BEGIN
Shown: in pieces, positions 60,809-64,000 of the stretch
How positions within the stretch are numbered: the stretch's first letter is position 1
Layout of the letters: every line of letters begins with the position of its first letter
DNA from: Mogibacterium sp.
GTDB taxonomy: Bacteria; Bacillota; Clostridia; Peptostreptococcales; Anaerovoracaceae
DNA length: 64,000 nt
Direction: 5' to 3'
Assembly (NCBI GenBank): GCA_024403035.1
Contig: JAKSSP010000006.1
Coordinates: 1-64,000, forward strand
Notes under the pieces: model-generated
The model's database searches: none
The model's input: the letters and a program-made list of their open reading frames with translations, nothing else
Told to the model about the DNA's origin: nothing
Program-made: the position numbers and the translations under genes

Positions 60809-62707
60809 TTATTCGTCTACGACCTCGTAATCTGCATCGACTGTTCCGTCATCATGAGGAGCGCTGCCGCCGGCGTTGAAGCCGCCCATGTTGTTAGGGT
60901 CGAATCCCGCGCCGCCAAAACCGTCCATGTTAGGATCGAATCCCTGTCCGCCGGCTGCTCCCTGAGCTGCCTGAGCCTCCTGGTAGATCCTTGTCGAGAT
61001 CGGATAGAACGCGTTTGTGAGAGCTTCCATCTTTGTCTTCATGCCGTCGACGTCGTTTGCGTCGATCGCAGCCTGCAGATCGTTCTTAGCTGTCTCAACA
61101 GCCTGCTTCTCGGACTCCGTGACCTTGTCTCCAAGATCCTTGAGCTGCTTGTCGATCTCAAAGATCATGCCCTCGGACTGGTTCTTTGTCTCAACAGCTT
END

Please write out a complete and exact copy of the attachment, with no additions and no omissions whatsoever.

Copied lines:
Shown: in pieces, positions 60,809-64,000 of the stretch
How positions within the stretch are numbered: the stretch's first letter is position 1
Layout of the letters: every line of letters begins with the position of its first letter
DNA from: Mogibacterium sp.
GTDB taxonomy: Bacteria; Bacillota; Clostridia; Peptostreptococcales; Anaerovoracaceae
DNA length: 64,000 nt
Direction: 5' to 3'
Assembly (NCBI GenBank): GCA_024403035.1
Contig: JAKSSP010000006.1
Coordinates: 1-64,000, forward strand
Notes under the pieces: model-generated
The model's database searches: none
The model's input: the letters and a program-made list of their open reading frames with translations, nothing else
Told to the model about the DNA's origin: nothing
Program-made: the position numbers and the translations under genes

Positions 60809-62707
60809 TTATTCGTCTACGACCTCGTAATCTGCATCGACTGTTCCGTCATCATGAGGAGCGCTGCCGCCGGCGTTGAAGCCGCCCATGTTGTTAGGGT
60901 CGAATCCCGCGCCGCCAAAACCGTCCATGTTAGGATCGAATCCCTGTCCGCCGGCTGCTCCCTGAGCTGCCTGAGCCTCCTGGTAGATCCTTGTCGAGAT
61001 CGGATAGAACGCGTTTGTGAGAGCTTCCATCTTTGTCTTCATGCCGTCGACGTCGTTTGCGTCGATCGCAGCCTGCAGATCGTTCTTAGCTGTCTCAACA
61101 GCCTGCTTCTCGGACTCCGTGACCTTGTCTCCAAGATCCTTGAGCTGCTTGTCGATCTCAAAGATCATGCCCTCGGACTGGTTCTTTGTCTCAACAGCTT